This paper reviews the mechanisms of initiation and the prevention of top-of-the-line corrosion (TLC). Practical, multifaceted techniques based on the most recent research and developments will be described and then illustrated with documented sources to arrive at the best practices for control of this significant corrosion manifestation.
The rapid expansion of the production of oil and gas from unconventional sources requires the annual construction of thousands of miles of new pipelines, which will experience a bewildering and changing range of conditions that will require the use of new and innovative internal-pipeline-corrosion-protection methods that have been tested in field applications. These new corrosion-protection methods will be needed because of the complex corrosive environment of multiphase- and stratified-flow pipelines (including gathering lines), which is frequently observed in new shale-play production.
Conventional corrosion-inhibition methods (continuous or intermittent injection) may not be effective for inhibiting the pipelines because physical contact of the inhibitors is difficult to achieve in multiphase flowing systems at the top of the line (TOL). In addition, the pipelines must be piggable to be cleaned and treated properly, and traditional slug- or continuous-treatment methods have been found to be less than adequate where conditions exist for TLC to occur.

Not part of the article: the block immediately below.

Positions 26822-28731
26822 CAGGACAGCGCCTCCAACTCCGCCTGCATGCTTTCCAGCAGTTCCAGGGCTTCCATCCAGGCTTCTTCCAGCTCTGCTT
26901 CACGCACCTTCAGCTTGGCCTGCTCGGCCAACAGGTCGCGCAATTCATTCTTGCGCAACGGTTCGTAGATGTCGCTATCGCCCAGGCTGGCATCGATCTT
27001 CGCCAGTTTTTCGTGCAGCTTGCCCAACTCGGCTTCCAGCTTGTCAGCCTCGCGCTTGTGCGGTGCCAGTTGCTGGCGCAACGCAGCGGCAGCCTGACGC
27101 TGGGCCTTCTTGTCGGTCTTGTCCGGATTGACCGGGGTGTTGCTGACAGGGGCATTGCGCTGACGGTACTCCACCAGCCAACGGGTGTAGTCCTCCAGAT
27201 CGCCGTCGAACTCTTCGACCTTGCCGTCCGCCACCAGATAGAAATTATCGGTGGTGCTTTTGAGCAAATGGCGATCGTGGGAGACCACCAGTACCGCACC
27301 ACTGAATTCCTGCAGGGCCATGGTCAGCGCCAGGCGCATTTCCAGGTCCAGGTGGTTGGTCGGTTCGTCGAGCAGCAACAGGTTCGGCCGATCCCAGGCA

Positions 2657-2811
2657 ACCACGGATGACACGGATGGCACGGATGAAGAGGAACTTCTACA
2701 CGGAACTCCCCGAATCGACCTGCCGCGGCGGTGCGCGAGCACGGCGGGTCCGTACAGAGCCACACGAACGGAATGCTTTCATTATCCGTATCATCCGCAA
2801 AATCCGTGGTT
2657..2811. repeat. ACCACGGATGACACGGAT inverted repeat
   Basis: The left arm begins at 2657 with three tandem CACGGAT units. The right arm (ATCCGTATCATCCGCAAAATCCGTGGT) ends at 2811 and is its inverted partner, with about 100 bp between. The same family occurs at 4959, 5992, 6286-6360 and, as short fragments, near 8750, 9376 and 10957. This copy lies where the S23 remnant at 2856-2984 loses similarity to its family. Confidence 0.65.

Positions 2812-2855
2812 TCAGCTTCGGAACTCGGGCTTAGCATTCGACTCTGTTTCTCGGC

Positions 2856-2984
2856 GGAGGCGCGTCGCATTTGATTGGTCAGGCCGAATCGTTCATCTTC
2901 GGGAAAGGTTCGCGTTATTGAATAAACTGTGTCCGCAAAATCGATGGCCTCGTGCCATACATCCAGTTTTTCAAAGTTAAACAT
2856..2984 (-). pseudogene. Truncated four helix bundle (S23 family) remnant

Several innovative methods are being developed to provide effective and long-lasting protection to the entire pipeline surface, including the use of pig trains with inhibitor slugs, improved inhibitor chemistries, inhibitors added to gels and foams, and special pigs that provide a 360° spray of inhibitor chemicals. The newer methods will be compared with the older technologies.